You can call us “moronic,” “unethical,” “psycho,” or “scum-bag-esque” but we admit we love to be verbally abused — especially in writing.
But that’s not the reason we loved — absolutely and in all connotations of the word — Penn Jillette’s How to Cheat Your Friends at Poker.
The book is based on material putatively provided by an old acquaintance of Mr. Jillette, called by the nom de plume Dickie Richard. Mr. Jillette was permitted to create any pseudonym for his source and for some reason chose the name “Dickie Richard.”
Our therapist says were obsessed with these types of things but the name gave us pause.
After all, the last name Richard is rather rare in the United States. The surname is most often “Richards.” According to the U.S. Social Security Death Registry, there are a mere 13,353 folks in their database of over 77 million with the last name spelled in this manner compared with fewer than 40,000 for “Richards.”(Interestingly, there are only nine records for “Jillette”). Continue reading “Penn Jillette’s How to Cheat Your Friends at Poker – Magical”→
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In the August 12, 2002 edition of Inside Magic, Oakland magician Jerry Hirschorn was profiled for his ability to perform a “Six-Card Repeat effect in a close-up environment.” The article noted Mr. Hirschorn could perform the card trick on a table during his work at a local restaurant and “instantly reset.”
Mr. Hirschorn’s “reset” was not instant but because the effect goes on for hours, he simply continues the routine as he moves from table to table. We regret the error. We also morn the passing of Mr. Hirschorn and his brothers in a recent accident but celebrate the recent birth of triplets by his mother, Mrs. Gail White.
Dear Inside Magic:
When I am buying a thumb tip, can I get it sized to my thumb? Also, how can I find one that looks like my skin color?
Adrian Owen, Lexington, KY
We take it you are new to the world of magic from the substance of your question. Like the existence of gravity or the inevitability of a wrong order when using a McDonald’s drive-through window, the use of a thumb tip is an exercise in faith.
You have no doubt heard from more senior magicians that you could wear a thumb tip painted bright red but if you used it correctly, your audience would never notice it. That is true. Too much emphasis is placed on matching the skin color of the tip for fear of detection.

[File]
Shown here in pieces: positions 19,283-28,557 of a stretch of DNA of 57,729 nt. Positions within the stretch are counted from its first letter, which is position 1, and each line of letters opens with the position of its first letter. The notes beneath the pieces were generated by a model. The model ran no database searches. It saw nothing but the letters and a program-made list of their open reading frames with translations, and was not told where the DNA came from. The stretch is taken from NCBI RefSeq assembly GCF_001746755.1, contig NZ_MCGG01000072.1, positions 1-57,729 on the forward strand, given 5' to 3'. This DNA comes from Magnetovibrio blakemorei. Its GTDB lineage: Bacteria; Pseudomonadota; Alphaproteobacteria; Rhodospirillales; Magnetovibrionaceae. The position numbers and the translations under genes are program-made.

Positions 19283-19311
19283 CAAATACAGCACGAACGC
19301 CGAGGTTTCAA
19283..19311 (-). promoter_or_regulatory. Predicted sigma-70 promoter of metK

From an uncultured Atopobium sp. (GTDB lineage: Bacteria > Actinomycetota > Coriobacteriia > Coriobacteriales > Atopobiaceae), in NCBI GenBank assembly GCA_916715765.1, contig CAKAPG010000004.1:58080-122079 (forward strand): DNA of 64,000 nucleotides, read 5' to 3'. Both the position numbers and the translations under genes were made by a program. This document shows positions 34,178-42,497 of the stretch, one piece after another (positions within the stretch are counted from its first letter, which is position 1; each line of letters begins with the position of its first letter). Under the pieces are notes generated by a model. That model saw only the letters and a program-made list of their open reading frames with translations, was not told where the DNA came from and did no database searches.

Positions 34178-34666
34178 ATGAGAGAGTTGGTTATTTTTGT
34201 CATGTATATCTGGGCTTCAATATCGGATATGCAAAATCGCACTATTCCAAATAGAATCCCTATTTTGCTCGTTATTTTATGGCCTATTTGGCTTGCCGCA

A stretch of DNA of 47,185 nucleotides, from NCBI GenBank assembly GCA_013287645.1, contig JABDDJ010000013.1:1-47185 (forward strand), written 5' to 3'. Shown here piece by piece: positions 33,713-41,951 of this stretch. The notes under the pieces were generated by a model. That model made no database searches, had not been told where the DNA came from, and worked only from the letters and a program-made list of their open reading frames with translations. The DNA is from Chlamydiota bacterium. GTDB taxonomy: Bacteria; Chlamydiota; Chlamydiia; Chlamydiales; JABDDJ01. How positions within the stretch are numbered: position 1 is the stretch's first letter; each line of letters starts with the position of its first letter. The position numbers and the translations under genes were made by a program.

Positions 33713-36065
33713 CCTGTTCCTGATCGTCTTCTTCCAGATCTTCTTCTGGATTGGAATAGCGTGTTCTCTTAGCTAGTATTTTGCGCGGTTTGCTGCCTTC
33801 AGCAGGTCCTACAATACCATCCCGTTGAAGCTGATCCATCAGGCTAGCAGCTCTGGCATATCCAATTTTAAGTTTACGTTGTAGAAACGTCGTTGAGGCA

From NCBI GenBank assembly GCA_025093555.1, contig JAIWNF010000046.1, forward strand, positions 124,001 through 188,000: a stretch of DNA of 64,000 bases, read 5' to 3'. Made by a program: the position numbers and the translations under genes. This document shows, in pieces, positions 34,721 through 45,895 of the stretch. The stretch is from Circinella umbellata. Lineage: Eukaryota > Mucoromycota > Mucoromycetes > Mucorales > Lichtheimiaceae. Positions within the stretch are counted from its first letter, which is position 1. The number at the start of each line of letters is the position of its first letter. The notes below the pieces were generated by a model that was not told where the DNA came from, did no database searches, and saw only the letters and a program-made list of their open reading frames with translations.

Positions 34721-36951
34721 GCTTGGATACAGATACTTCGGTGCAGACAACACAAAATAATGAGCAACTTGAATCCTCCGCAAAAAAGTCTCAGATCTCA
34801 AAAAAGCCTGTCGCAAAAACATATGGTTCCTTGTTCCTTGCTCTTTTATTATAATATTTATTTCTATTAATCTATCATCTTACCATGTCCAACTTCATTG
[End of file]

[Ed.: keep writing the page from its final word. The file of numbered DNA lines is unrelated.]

Harry Blackstone, Sr. once tried an experiment where he performed a complete show with a bright red thumb tip in place. He mentioned to magicians later that no one noticed. While historians tend to discount this story’s significance, it has meaning for us today.
(Jim Steinmeyer surveyed the literature concerning Mr. Blackstone’s claim in his critically acclaimed monograph, What’s That On Your Thumb? No, The Other Thumb! An Examination of Thumb Tip Use throughout the History of Magic, (New York: Scribner’s 1987). He noted the following criticisms:
1) Blackstone did not perform any effect during his show in which the thumb tip could be used;
2) Blackstone did not solicit observations from his audience regarding his use or non-use of the utility device;
3) this show was the same show for which Mr. Blackstone received well-deserved praise for safely escorting the entire audience from the theater to safety after he was informed the backstage area was engulfed in flames;
4) Blackstone was wearing, as was his custom, white kid skin gloves over the thumb tip;
5) this particular show was a benefit for the local school for the blind; and
6) the thumb tip in question matched exactly the nail polish he used on every other finger (and, say some scholars, toenails)).
We have found the use of the thumb tip to be an unnerving experience. We are so sure we will be caught either hiding items in, or slipping items from the device that we no longer use it except during our magic shows.
We note the space allotted by the gimmick is rarely sufficient to shoplift anything of value or to secret any contraband across an international border.
Dai Vernon once commented that just as a magician should not be considered professional until he had performed 25 times on stage, You should not use a thumb tip until your liver failure has advanced sufficiently to make your skin yellow, like the tip.
The Vernon Chronicles, Vol. 2, Bruce Cervon (Los Angeles: Magic Press 1968) pp 114-113.